TV was my religion. My parents thought I watched Ally McBeal because I fancied the actress that played Ally. I remember overhearing my father once tell someone from the community to find a bride for me that looked like Calista Flockhart, the actress that played Ally. My father did not say her real name, I doubt whether he would have known it. Where was the stress in the name Calista? He would have said Ally McBeal instead. Ally was like the name Ali, the prophet’s nephew. But my parents did not quite see the queerness of Ally, or indeed the queerness of the name Calista – or for that matter, Flockhart, which was a perfect combination of names for me. I liked wondering about where the stress lay. In my diary, I wrote that Ally was like who I was inside. I meant lonely and lovelorn. It was partly because of Ally McBeal, but more because of Dawson’s Creek, and even more because of Six Feet Under and, perhaps most of all, the movie version of Michael Cunningham’s The Hours, that I came out. Indeed, the night I came out, The Hours was showing on TV. I took this as a sign that I was doing the right thing – the timing seemed indisputable.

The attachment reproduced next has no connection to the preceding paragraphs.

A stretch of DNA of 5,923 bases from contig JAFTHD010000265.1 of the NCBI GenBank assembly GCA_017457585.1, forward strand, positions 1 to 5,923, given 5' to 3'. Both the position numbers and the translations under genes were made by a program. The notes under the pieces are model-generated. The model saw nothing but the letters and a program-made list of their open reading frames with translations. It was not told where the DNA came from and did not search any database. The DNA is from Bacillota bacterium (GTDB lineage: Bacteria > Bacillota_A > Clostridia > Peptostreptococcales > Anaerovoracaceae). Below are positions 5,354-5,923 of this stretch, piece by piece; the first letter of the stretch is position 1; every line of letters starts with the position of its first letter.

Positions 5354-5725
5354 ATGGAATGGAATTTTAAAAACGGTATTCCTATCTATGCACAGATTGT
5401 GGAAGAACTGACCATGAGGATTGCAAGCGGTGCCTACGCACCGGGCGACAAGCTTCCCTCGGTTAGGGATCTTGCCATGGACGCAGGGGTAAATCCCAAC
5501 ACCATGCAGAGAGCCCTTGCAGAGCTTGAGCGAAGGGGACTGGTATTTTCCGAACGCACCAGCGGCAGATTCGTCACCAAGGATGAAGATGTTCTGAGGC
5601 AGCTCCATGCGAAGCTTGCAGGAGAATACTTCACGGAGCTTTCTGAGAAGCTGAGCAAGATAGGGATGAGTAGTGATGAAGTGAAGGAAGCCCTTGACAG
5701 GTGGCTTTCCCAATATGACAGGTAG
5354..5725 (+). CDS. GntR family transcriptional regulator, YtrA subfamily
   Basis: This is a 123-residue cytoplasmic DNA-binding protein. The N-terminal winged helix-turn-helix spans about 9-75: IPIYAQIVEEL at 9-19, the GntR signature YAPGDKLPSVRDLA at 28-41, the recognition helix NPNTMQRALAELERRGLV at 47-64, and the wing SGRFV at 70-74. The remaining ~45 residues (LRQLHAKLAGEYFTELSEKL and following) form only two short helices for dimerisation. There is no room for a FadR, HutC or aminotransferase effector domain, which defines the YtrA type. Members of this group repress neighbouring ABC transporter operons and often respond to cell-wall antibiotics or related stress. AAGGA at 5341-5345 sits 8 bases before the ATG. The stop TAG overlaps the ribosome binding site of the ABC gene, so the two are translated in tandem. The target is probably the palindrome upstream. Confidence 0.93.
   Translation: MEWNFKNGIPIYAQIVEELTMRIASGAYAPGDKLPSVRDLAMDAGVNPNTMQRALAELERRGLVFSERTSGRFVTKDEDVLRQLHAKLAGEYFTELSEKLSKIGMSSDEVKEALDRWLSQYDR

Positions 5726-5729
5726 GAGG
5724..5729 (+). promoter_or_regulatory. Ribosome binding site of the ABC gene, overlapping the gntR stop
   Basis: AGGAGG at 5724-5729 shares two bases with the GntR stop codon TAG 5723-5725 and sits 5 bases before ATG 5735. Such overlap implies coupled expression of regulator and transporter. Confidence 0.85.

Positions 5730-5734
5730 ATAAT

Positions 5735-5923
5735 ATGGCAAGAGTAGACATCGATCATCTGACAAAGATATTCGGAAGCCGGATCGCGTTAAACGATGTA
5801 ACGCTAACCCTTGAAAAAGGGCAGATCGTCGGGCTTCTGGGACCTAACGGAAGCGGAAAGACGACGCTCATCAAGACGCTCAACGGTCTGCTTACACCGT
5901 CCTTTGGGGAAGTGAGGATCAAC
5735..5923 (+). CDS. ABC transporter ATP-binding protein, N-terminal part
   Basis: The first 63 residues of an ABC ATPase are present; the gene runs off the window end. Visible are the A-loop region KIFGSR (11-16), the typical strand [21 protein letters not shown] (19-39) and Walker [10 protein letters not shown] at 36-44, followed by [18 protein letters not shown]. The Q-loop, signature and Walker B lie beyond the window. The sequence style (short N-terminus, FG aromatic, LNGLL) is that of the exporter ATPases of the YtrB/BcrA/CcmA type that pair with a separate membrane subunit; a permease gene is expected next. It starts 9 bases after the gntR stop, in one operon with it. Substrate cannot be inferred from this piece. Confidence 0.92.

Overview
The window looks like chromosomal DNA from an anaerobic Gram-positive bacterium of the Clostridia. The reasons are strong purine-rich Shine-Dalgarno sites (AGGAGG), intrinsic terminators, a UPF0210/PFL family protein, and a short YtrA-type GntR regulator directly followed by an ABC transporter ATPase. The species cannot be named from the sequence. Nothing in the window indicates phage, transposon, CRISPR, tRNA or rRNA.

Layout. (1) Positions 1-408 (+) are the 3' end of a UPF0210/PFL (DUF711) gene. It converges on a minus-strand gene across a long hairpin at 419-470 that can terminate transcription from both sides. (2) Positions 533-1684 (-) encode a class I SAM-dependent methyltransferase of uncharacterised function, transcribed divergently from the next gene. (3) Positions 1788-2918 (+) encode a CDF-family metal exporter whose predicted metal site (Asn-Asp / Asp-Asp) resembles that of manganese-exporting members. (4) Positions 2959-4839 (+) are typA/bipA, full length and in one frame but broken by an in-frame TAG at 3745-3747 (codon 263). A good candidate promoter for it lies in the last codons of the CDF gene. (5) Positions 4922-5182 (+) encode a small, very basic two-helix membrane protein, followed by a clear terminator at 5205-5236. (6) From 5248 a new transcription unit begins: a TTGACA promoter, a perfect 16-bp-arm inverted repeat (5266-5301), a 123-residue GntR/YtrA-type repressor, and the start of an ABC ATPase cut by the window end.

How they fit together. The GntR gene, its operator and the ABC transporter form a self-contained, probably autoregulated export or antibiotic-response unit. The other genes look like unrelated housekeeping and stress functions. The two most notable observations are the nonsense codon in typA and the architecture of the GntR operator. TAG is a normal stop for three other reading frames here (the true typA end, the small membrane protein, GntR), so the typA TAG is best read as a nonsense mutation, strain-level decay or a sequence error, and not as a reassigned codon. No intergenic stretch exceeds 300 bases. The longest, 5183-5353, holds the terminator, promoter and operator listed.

I was very certain that coming out was something that I had to do. I was very certain that coming out was something that had to be done if you were a gay person. I had never seriously considered not coming out. I had thought that not coming out represented a kind of failure. The majority of coming out knowledge I had garnered was from television dramas and coming out moments on TV were only ever dramatic set pieces. Although, in Six Feet Under, David’s coming out isn’t itself a grand, public occasion. Ruth, his mother, figures it out when she catches a man leaving David’s apartment. David finally tells Ruth when they are in the small room off the kitchen where there is a couch and a TV. It isn’t some big event like it was at the dinner table. I don’t know where I got that idea from – coming out at a meal to my whole family. My friends expressed some concern when they heard that’s what I was planning. They urged me to tell family members one by one but I wanted, in a way, to make a performance out of it because I had borne it for such a long time. The truth might indeed be that I came out because that’s what gay people did on television.